Yeah, from what I know anything with yellow metal synchronizers will not be safe with GL5 gear oil. I've run into the same issue with the manual transmissions in my VW Passat and Dodge. You can have some transmissions rebuilt with carbon fiber synchronizers instead of brass for GL5 compatibility, but I'll probably stick with brass. As long as you know what oil you need it's not a problem. :cool: Sadly the previous owner of my truck changed the transmission oil at some point and it definitely wasn't the right kind. The synchos howl pretty bad if you don't have the RPMs lined up close for a shift. I put in Redline MT85 when I bought it and it helped some, but they're still noisy. I think I can make it last a long time just by driving it easy though.

Got some parts ordered Yesterday. Rear leaf spring packs, Pivot eye bolts and bushings, shackles, along with some smaller items like the air filter hose and carburetor horn. Did some looking around on the underside of the Jeep last night and it's making me nervous how corroded everything is. I guess just about anything can be replaced, thankfully, but it feels like a waste to spend ~$1,000 or so on such a rough project. :rolleyes: Dad got the new master cylinder installed, but I'm probably going to need to replace almost everything else in the brake system too. The flex lines are most certainly dry rotted, and I'm not too comfortable with the amount of rust on the metal lines either. I'm gonna try to get it on jack stands soon in order to soak EVERYTHING that's supposed to move with Kroil. The last thing I need is a dozen broken-off bolts. :laugh: I really, really want to get the hand brake functioning as well. The last thing I want is to rely on the hydraulic brakes only to have them fail in a precarious scenario. I'm also planning to replace all the grease fittings in order to probably lube whatever needs it.

Anyway, he's a few more pics. Feel free to give input on the things I need to inspect/examine/replace before we take it on its new maiden voyage in a few weeks.
 

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Discussion Starter · #66 ·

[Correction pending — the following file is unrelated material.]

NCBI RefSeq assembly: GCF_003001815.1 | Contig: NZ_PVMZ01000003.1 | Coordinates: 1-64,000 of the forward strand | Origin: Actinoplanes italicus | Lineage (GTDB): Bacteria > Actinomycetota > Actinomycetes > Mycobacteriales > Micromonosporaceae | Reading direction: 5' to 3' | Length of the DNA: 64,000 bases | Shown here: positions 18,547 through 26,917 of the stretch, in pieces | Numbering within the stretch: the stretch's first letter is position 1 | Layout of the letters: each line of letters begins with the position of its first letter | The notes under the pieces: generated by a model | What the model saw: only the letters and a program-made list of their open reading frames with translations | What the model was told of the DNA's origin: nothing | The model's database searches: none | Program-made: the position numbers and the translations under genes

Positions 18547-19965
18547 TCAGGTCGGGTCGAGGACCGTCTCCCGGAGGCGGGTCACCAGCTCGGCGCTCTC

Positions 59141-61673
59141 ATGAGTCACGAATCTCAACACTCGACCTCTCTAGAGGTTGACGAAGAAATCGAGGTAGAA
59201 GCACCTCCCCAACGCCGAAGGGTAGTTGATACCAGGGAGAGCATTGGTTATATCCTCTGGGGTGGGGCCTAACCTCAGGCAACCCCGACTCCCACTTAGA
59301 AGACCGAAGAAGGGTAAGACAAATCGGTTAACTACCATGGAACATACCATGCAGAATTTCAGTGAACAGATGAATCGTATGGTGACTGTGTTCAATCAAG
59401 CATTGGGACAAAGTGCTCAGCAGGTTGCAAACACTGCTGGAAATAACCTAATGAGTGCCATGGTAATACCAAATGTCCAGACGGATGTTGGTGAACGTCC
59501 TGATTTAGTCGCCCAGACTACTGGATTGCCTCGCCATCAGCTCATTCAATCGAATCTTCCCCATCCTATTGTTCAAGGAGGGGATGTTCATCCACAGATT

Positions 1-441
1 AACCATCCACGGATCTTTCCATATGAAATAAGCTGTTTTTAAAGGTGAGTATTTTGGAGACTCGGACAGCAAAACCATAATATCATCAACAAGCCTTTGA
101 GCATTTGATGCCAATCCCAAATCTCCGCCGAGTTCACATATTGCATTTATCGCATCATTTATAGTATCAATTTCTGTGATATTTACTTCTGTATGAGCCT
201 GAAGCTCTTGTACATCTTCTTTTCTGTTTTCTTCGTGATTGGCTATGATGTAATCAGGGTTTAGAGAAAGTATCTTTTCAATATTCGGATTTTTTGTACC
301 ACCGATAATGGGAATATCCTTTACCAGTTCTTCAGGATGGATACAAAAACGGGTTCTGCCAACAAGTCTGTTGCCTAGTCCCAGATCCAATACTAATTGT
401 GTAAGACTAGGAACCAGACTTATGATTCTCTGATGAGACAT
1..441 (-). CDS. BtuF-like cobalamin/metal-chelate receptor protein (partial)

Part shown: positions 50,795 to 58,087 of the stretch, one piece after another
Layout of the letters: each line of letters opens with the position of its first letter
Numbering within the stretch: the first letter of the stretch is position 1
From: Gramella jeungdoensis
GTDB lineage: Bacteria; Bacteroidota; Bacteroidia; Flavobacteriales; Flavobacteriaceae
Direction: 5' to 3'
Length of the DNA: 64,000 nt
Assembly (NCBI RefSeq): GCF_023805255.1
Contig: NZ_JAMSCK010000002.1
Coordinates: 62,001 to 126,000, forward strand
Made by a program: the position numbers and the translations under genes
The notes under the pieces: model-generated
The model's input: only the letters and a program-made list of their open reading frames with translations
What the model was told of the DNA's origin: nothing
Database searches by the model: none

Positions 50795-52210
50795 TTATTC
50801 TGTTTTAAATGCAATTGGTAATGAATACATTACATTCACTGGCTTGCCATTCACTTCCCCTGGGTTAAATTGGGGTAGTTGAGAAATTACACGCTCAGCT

It doesn't really look too bad to be honest.

I'd take a power washer to it first and see what's under all that dirt

Might need a few body mounts also.. Can't quite figure out what's going on with picture #3
Nice to hear you don't think it's all that bad. Definitely taking a pressure washer to it ASAP.

The body mounts appear to have been replaced with channel iron years and years ago. The body is propped up with assorted pieces of scrap steel which is keeping it attached to the frame.

Picture 3 is basically showing one of the rear leaf springs sticking really far out of the pack and almost touching the underside of the body. Kind of a wonder it can be moved at all without the rear axle just falling off.
 

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Looks like Dad really got his use out of the old dog, before he stopped feeding it years ago!
 
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Pict 1:
PTO
Parking brake cable missing
Output seal/shim pack leaking
Pict 3:
Broken/missing springs
I would ditch the coil over shocks. Shock mounts aren't built to carry vehicle weight and will eventually break.
Pict 4:
'Broken/missing body mount.
You will want to check the pedal pivots as they wear out over time.
Pict6:
9" non self adjusting brakes. Lots of possible upgrades there. They go hand in hand with a single master cylinder, which should be upgraded also.
I'm betting those knuckles are dry. You might want to dissemble them and inspect the bearings to insure the upper ones are serviceable. The seals should be replaced, but if they are somewhat serviceable, you can replace them (after cleaning the knuckle surface) and fill the knjuckle with a mix of grease and 90WT.